How U.S. Companies Buy Tax Breaks
Pfizer has been a U.S. company since a German-born chemist by that name opened a red-brick laboratory in the Williamsburg section of Brooklyn in 1849. In 2015, it proposed to become Irish. A financial exercise known as an “inversion” would have allowed it to lower its tax bills by acquiring a legal address abroad. Strange as the idea sounds, it was an inevitable outgrowth of peculiarities of the U.S. tax code and has enjoyed a resurgence in the past few years among American companies. Pfizer would have been by far the biggest to try to join the trend, which has provoked a political backlash.
More than 50 U.S. companies have reincorporated in low-tax countries since 1982, including more than 20 since 2012. A lot of drug companies are inverting, and low-tax Ireland is a popular corporate home. They’re doing it despite a 2004 law that legislators promised would end the practice. Nowadays, most companies invert by acquiring a foreign company at least 25 percent their size. That's how Medtronic, the medical device giant founded in a Minneapolis garage in 1949, turned Irish and how Burger King became Canadian. Pfizer's plan to become Irish through a merger was blocked only when Barack Obama's Treasury Department crafted rules to stop it. As the inversion trend marches on, President Donald Trump is taking a different tack by focusing on a corporate tax cut that would remove the incentive to invert.
The U.S. corporate income tax rate, 35 percent, is the highest in the developed world. The U.S. is also one of the few countries that makes its companies pay that rate on all their worldwide income — although they can defer the bill on profits attributed overseas until they bring the money home. Many nations, including the U.K. and Canada, tax only domestic profits. One perverse result is that an independent U.S. company can end up paying more taxes than an identical U.S. company owned by a foreign parent. By creating or buying a foreign parent, a company escapes U.S. tax on worldwide income. Most importantly, perhaps, companies that invert overseas can take advantage of the generous U.S. system of interest deductions for payments to their own affiliates abroad — benefits that are only available with a foreign parent company. And the change of address doesn’t necessarily mean a real move. Companies are free to keep their top executives in the U.S., and most of them do.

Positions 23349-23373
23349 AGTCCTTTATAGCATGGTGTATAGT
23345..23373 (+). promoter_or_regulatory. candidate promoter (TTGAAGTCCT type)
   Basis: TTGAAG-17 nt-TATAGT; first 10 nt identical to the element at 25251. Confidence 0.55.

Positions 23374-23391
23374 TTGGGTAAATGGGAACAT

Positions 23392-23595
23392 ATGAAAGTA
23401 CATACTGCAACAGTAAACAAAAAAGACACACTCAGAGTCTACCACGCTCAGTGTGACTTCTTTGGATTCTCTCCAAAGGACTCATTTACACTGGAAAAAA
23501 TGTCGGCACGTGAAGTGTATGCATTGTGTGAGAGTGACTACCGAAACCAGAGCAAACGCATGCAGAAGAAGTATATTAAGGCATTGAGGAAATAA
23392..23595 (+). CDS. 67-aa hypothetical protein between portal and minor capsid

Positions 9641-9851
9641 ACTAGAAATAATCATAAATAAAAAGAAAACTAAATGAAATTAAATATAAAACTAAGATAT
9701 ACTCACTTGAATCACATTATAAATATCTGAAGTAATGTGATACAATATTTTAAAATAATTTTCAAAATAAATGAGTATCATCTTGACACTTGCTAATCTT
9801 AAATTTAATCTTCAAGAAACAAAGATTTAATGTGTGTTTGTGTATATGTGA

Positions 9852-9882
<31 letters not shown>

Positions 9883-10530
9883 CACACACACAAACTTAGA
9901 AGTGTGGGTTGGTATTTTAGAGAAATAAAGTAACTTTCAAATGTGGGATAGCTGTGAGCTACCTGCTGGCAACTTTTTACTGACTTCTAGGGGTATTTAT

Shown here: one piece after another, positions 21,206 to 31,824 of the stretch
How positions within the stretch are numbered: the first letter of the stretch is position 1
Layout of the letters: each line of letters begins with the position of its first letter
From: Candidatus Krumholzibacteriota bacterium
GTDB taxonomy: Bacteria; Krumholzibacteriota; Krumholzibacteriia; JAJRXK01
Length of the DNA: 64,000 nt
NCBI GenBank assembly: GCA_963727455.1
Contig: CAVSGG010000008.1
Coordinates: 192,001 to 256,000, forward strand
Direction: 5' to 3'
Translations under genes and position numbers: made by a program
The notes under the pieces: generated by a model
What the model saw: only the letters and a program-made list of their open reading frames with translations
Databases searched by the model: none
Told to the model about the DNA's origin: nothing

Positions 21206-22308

U.S. lawmakers in both parties dislike inversions and many also acknowledge that only a major corporate tax overhaul is likely to stop them for good. They mostly disagree about what to do in the meantime. President Obama favored short-term fixes to plug holes in a leaky international tax system, while Republicans see such efforts as counterproductive. As a candidate, Trump proposed cutting the corporate tax rate to 15 percent, a move that would end much of the financial incentive to invert — and cost the government billions in foregone revenue. The question companies now face: wager that a tax overhaul can clear Congress, or follow Medtronic's lead and embrace a do-it-yourself fix?
The Reference Shelf
- Here is a list of all the U.S. companies that have reincorporated in low-tax countries since 1982.
- And here is a list of recent tax inversions, from 2005 through 2016.
- Bloomberg News articles on how Congress created a new windfall for CEOs who invert, and how most CEOs of inverted companies continue to run them from the U.S.
- Bret Wells of the University of Houston Law Center argues for tax reform in a 2012 article, “Cant and the Inconvenient Truth About Corporate Inversions.”
- A paper by University of Utah law professor Cathy Hwang on the history of corporate inversions.
- Bloomberg Best (and Worst) ranking, “Biggest Companies Incorporated in Ireland,” notes that 12 of the top 20 had roots in the U.S.
- The Pulitzer Prize website has links to the Bloomberg News articles on inversion that were honored for explanatory reporting in 2015.
Jesse Drucker contributed to earlier versions of this article.
First published May 27, 2014
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